Tuesday, February 2, 2010

Designing Exhibits: Telling a Story Visually

Exhibits are one of the most popular History Day categories. According to the NHD Rule Book, the standard is a museum-quality exhibit. But what does that mean, exactly?

Think about the last time you visited a museum. When you enter an exhibit, you should immediately see its title—that tells you what the exhibit is about (the topic). There is often a panel of text under the title that explains what the exhibit hopes to convey, and perhaps even what it hopes viewers will learn—this is the equivalent of its thesis. They tell viewers what to expect as they enter the gallery.

Exhibits are often divided into easily navigable parts. Once viewers read the title and introductory text, they will begin to walk through the gallery. It's crucial that the internal logic of the exhibit is evident, and that it's easy for viewers to find their way through it.

So, for example, let's say you're visiting an exhibit about national parks in Washington State. The title is "Washington's Crown Jewels," and the introductory panel tells you that the three big parks in Washington were created in different eras and represent different views about the environment. By understanding the forces that shaped each park, we can learn how environmental philosophies have changed over time (thesis).

You might reasonably expect a three-part exhibit, with sections on Mount Rainier, Olympic and North Cascades national parks (main ideas). And within each section, you might reasonably expect to see the story of each park divided into nearly identical subsections: perhaps something like "Creating the Park," "Environmental Viewpoints," "Political Realities," and "Lessons from the Park." At the end, when you are about to leave the gallery, there is likely to be a panel or two that summarizes what you've seen and discusses its importance—this is the conclusion, and it must focus on the historical significance of the topic.

The parallels to the three-panel History Day exhibit are apparent. Exhibit designers carefully consider everything that could potentially be included in the exhibit, and they must be strict about excluding anything that doesn't relate directly to the exhibit's main idea or thesis. It confuses the viewer and muddies the message. That goes for not just panel text, but captions, labels, images and artifacts. It's tempting to include a fact or image that is just really cool, but if it doesn't clearly connect to the thesis, pitch it. (It's hard, I know.)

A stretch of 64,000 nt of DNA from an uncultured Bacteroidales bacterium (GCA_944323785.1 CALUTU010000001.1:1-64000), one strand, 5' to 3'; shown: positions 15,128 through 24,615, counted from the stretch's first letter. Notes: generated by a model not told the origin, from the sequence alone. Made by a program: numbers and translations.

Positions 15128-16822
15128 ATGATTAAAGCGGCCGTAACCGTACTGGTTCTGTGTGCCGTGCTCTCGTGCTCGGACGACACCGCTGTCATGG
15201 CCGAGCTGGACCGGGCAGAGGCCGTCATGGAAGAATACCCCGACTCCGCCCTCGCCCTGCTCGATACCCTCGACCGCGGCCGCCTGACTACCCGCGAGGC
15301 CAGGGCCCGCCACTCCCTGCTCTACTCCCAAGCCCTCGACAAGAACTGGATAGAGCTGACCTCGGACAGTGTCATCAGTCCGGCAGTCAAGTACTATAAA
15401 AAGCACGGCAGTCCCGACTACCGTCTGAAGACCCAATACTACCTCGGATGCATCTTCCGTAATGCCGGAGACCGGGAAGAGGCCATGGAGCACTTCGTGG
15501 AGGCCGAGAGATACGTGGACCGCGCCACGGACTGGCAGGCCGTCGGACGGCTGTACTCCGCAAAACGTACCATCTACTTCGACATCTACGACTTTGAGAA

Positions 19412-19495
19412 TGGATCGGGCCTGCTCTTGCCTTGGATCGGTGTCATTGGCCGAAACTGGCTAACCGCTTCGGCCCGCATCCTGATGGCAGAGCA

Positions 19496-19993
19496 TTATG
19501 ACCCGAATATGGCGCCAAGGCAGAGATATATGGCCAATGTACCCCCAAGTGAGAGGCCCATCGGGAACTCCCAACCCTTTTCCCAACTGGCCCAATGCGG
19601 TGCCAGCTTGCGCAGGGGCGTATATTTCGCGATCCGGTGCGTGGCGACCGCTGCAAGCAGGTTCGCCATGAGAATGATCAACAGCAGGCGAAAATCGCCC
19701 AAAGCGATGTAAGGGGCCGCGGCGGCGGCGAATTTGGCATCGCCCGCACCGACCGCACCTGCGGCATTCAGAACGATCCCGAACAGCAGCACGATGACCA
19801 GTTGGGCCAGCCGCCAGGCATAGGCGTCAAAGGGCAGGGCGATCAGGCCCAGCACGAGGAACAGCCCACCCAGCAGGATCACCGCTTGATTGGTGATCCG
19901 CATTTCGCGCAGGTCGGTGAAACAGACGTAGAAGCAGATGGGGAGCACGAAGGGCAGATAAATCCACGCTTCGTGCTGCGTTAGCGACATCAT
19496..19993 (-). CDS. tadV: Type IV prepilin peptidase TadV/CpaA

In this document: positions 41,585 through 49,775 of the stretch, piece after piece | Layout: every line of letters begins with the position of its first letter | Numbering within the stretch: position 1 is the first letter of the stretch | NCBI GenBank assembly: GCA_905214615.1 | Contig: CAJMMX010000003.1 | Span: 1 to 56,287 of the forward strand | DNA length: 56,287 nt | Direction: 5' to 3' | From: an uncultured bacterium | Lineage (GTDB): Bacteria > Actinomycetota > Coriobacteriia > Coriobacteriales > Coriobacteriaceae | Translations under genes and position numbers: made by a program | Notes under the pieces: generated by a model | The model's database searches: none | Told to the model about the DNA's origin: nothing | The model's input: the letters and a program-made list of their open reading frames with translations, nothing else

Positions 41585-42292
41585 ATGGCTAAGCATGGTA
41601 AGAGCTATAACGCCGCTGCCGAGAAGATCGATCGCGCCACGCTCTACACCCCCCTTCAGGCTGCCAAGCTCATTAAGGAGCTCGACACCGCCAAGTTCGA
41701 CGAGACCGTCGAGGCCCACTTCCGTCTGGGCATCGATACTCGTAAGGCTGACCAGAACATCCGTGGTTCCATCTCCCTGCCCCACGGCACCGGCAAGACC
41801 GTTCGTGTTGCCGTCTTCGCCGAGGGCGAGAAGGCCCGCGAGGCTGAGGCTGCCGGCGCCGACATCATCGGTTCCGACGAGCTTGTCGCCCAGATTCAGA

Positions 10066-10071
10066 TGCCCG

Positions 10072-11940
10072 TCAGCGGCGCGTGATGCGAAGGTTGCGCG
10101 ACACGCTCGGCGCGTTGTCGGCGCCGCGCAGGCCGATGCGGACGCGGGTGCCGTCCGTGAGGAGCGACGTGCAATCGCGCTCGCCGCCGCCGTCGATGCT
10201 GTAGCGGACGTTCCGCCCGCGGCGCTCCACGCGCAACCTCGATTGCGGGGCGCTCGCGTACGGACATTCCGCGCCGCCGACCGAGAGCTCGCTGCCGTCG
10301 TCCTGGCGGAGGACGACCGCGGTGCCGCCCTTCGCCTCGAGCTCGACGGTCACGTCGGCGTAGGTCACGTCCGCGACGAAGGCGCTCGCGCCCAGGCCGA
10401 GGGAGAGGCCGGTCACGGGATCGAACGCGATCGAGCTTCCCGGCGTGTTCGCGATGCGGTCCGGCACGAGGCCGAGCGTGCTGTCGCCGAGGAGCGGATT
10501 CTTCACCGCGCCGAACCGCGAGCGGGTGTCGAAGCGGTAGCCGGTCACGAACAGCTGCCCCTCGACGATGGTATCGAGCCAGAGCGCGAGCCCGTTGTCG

As you get ready to put your History Day exhibit together, keep these design tips, courtesy of Ohio History Day, in mind:

  • Spacing: Think about negative space (blank areas on the board). Is it even? Is there enough?
  • Image selection: Choose visually interesting images and make sure they help advance the story you are telling.
  • Labels: Keep them short, sweet, and simple. Write them to be read aloud.
  • Interaction: Think of ways to keep your audience actively engaged in your exhibit: puzzles, flip ups, etc.
  • Quotes: Think about the length and interest of the quotes you choose. Think about which ones best illustrate your thesis. Think about holding the viewer's interest—are they really going to stand there and read thirty long quotes?
  • Creativity- Have fun! Think of different ways you can use the board to support your main idea.
  • Fonts: Choose fonts that are easy to read, and make sure they are large enough. If you are reducing font size to fit more on your board, you've probably got too much on there. Review content and eliminate accordingly.

We've got some helpful worksheets about exhibits on our website—check them out!

No comments:

Post a Comment